First published on TECHNET on Jun 11, 2018
Hello, my name is Greg Nottage and I am a Consultant with the Windows and Devices team in the UK.
I often work with customers who are in the process of transitioning to Windows 10 but are considering the use of Windows 10 Long Term Servicing Channel (often shortened to LTSC and also previously known as Long Term Servicing branch which was shortened to LTSB – thanks Marketing team :-).
When we look at managing Windows 10 through the same lens as we’ve all done for the past 20 years or so (i.e. a new operating system release cycle of approximately one every 3 to 5 years), it's easy to see why customers would think LTSC is the right solution for them,. However, with the launch of Windows 10, Microsoft introduced a new concept for release management – Windows as a Service (or WaaS for short). I won’t dwell on the details of the concept, as it’s been well documented before – but I will say that, in a nutshell, WaaS represents an increased frequency of change (given the bi-annual release cycle that is the new normal). Organisations do need to prepare for WaaS appropriately to ensure the best success - but once correctly implemented, the mid- to long-term results will reduce IT overhead as the changes being introduced are incremental in nature.
LTSC has its place – specifically it is meant for devices that have single (often mission-critical) use-cases such as:
You might notice that the above examples are typical of ‘embedded style’ devices – and you would be right. LTSC 2016 shares the same codebase as Windows 10 IoT, which is the evolution of Windows Embedded OS – and you wouldn’t have considered widely deploying Embedded OS everywhere. The point of this article is to help to dispel any myths that may exist and to help you understand why wide adoption of LTSC is a bad idea.
It may be tempting for organisations to look at LTSC and determine that this more closely matches the historic Windows release cycle, however the recommended Windows 10 version that should be widely deployed is the Semi-Annual Channel (SAC, formerly known as Current Branch for Business or CBB).
I’ve spoken to customers who held a misconception that the SAC version of Windows 10 prevented the permanent removal of certain standard applications that are pre-installed with Windows 10 (like the Xbox app etc.). This is not correct and should not be a reason for adopting LTSC. Pre-installed applications can be removed and consumer features can be disabled. These activities have been covered by Michael Niehaus in his previous posts and I recommend customers bookmark these articles:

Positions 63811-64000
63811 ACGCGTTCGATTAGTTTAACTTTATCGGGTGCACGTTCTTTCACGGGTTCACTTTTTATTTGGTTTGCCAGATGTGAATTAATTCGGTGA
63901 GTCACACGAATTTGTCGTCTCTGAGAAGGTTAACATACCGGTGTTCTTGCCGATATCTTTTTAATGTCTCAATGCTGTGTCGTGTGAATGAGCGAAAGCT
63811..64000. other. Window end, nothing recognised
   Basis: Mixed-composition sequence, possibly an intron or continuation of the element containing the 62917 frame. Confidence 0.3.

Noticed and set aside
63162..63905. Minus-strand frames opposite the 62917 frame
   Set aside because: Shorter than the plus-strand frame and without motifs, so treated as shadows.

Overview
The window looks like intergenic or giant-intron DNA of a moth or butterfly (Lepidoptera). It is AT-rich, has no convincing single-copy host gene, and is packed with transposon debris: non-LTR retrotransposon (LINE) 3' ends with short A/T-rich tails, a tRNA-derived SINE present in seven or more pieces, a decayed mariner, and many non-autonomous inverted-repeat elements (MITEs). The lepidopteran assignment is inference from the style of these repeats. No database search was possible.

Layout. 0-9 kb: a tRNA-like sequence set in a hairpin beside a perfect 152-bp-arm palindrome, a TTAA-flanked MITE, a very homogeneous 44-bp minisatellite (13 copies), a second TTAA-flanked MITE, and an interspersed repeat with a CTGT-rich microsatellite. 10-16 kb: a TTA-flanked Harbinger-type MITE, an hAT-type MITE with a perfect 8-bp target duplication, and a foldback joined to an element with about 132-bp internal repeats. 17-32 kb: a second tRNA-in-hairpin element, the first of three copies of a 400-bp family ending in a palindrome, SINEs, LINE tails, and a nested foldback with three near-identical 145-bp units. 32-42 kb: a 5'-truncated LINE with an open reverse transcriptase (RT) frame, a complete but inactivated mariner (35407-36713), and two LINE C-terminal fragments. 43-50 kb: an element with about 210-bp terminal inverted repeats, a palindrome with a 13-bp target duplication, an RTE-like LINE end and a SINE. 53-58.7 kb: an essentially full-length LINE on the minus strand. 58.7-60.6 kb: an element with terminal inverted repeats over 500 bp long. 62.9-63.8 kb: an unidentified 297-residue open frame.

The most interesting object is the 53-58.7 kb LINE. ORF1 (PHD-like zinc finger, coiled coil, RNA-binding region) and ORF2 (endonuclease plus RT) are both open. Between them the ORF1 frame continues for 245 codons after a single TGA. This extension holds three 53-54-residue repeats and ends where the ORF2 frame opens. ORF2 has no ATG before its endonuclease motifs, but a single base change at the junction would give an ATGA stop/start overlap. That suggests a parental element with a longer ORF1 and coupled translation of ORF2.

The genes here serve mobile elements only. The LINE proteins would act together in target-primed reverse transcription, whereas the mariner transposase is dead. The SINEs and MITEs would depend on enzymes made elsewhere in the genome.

As a general guideline, devices that fulfill the following criteria are considered general-purpose devices and should be paired with Windows 10 using the Semi-Annual Channel servicing option:
Note: Gartner agrees with this approach (see Rethink Windows 10 LTSB Deployment Based on Microsoft's Updated Guidance )
It is also worth mentioning that if you have deployed Windows 10 LTSC, all is not lost. It is possible to perform an in-place upgrade to the SAC version of Windows 10, which is the recommended solution to align with Microsoft guidance on the broad use of SAC instead of LTSC.
To further explain the reasoning behind the use of SAC over LTSC, please read the following key points:
I hope this clarifies your understanding around the use Windows 10 LTSC and helps to explain the reasoning behind why you should deploy SAC, and not LTSC. If you have any questions or comments about this post, please leave a comment below.
EDIT (18-06-2018): A colleague has recommended I link to Todd Furst's excellent session from Ignite that also helps explain more on this subject - https://channel9.msdn.com/Events/Ignite/Microsoft-Ignite-Orlando-2017/THR2010R
EDIT(22-08-2018): A couple of colleagues noticed that the above Ignite link was no longer working, so I've amended it to one that is. Many thanks to those who pointed this out.
You must be a registered user to add a comment. If you've already registered, sign in. Otherwise, register and sign in.